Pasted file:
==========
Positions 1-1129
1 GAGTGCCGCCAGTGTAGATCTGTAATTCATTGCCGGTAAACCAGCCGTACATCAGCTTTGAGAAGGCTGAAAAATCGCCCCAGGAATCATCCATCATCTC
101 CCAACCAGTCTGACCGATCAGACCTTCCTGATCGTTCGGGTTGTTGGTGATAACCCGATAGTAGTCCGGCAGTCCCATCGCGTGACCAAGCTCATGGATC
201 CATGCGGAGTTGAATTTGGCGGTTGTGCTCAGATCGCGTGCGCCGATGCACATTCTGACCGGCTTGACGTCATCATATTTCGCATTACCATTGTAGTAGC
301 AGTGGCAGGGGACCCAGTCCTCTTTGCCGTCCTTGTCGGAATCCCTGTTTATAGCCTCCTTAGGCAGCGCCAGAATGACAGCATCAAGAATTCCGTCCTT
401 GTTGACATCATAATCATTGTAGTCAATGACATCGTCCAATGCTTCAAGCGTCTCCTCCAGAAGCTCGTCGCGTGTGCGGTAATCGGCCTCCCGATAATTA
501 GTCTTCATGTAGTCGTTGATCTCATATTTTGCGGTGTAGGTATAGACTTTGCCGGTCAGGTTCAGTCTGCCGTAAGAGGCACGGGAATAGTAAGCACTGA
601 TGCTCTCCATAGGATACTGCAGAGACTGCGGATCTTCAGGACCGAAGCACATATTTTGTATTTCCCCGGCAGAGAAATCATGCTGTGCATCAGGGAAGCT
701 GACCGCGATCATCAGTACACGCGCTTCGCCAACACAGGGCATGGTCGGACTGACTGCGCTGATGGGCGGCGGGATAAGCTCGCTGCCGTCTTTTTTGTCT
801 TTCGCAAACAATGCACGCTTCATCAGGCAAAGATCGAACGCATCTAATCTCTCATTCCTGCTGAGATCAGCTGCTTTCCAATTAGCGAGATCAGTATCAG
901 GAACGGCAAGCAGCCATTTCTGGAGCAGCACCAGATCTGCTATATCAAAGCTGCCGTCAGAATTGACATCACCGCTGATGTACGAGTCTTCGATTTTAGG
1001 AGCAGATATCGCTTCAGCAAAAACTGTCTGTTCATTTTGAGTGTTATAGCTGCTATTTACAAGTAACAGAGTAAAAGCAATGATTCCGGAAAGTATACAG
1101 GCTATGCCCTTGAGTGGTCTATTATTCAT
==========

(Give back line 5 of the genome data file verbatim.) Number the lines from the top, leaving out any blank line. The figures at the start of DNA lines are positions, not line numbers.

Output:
301 AGTGGCAGGGGACCCAGTCCTCTTTGCCGTCCTTGTCGGAATCCCTGTTTATAGCCTCCTTAGGCAGCGCCAGAATGACAGCATCAAGAATTCCGTCCTT